Monday, May 23, 2011

7 Ways to Recover From Fatigue

My friends often wonder how I recover from fatigue so fast. Here I share some of my experiences with you to help you gain more energy quickly after exercise.

1. Food Recovery: Liquid

Two-thirds of the human body is water. People lose a lot of water and sodium after exercise or other activities in the summer. You will feel tired if you don’t have enough water in your body. Drinking enough (lightly salted) water will help recovery. You can also eat fruits and vegetables such as watermelon or oranges which contain a lot of liquid.

2. Food Recovery: Calories

People burn calories while hiking or doing other exercises. Protein and sugar are two major sources of calories for your body. That’s why egg drop soup, chicken soup or sweet hot chocolate will help you recover from fatigue.

3. Removing Lactic Acid: Take a shower
You are tired after exercise because your body accumulates lactic acid. Taking a shower will help you feel refreshed and remove lactic acid. Contrasting showers (alternating between hot and cold water) helps flush out lactic acid, helping you to become more energetic.

4. Removing Lactic Acid: Sleep

Sleep will help you through metabolic pathways, removing lactic acid and bringing back your energy.

5. Adjust Your Body: Massage
Fatigue also happens when you use certain body parts too much. For example, if you go kayaking, your shoulders or arms might get sore. Or, if you stare at the computer too much, your eyes might get tired. Get a massage to relax specific body parts, or even a whole body massage to relax them all.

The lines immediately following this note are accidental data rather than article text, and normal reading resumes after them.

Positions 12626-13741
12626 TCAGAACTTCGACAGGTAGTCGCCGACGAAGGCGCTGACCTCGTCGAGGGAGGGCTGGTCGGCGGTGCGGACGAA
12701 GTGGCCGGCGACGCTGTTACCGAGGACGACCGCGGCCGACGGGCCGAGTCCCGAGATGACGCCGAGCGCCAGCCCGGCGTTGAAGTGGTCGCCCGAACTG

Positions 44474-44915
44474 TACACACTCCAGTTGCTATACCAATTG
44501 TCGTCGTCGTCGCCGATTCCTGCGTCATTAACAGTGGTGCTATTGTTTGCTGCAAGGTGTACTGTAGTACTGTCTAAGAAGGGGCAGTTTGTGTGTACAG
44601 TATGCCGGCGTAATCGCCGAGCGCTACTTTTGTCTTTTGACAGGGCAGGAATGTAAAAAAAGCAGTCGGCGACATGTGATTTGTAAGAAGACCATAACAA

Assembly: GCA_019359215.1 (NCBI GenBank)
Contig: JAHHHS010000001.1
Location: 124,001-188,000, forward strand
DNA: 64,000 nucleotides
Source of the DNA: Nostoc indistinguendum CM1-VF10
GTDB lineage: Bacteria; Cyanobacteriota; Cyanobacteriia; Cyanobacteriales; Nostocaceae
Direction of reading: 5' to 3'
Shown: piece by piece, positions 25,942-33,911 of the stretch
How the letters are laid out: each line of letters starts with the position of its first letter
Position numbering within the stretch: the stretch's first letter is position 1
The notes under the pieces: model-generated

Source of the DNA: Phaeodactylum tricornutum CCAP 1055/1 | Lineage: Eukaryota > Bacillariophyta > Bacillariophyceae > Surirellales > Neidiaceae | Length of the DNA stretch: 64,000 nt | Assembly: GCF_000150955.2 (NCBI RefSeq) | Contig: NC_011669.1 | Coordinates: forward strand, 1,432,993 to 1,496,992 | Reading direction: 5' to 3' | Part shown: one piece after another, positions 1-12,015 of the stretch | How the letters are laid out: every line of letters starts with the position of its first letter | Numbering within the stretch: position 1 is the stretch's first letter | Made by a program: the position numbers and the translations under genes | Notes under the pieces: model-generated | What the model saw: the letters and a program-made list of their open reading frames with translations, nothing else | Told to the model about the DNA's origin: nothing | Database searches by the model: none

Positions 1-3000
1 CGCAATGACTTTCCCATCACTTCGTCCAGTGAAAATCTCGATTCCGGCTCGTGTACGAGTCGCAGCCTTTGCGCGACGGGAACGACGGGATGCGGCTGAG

6. Adjust Your Body: Acupuncture
Your blood circulation might not work well if your muscles are tight after a long exercise. Acupuncture can help you relax by touching these points and helping blood circulation.

7. Adjust Your Body: Tai Chi
Of course I must mention Tai Chi! Through Tai Chi exercise, you can slow down your breathing, quiet your mind, stretch and relax your body parts, massage your joints, improve your blood circulation and renew your body.

Copyright by Huan's Tai Chi 2011

Monday, May 16, 2011

7 Suggestions to Help Prevent Knee Pain in Tai Chi

Many beginners have knee issues when they first start Tai Chi. They may complain of knee pain or express concern that they are not positioning their knees correctly.

I have come up with a few suggestions to address knee issues when practicing Tai Chi:

1. Do Enough Warm-ups

Before practicing Tai Chi, do some warm-ups to relax your body and adjust and stretch your joints so your body and legs are not tight before you get started.

2. Bend Your Knee Slightly, Even When Standing Straight

Even when you have a stance requiring you to stand straight up, bend your knee a tiny bit. This will help loosen your knee joint as you bend your knee, squat down, and raise your knee.

3. Avoid Passing Your Knee Beyond Your Toe or Behind Your Heel

A lot of body weight will rest on your knee if your knee passes your toe while in a bow stance or horse stance. Your knee will also hurt if it is behind your heel while in a bow stance.

4. Avoid Sudden Moves

Do everything slowly as your teacher instructs. Don’t make sudden moves. Sudden stretching, pulling, or pushing can hurt your knee.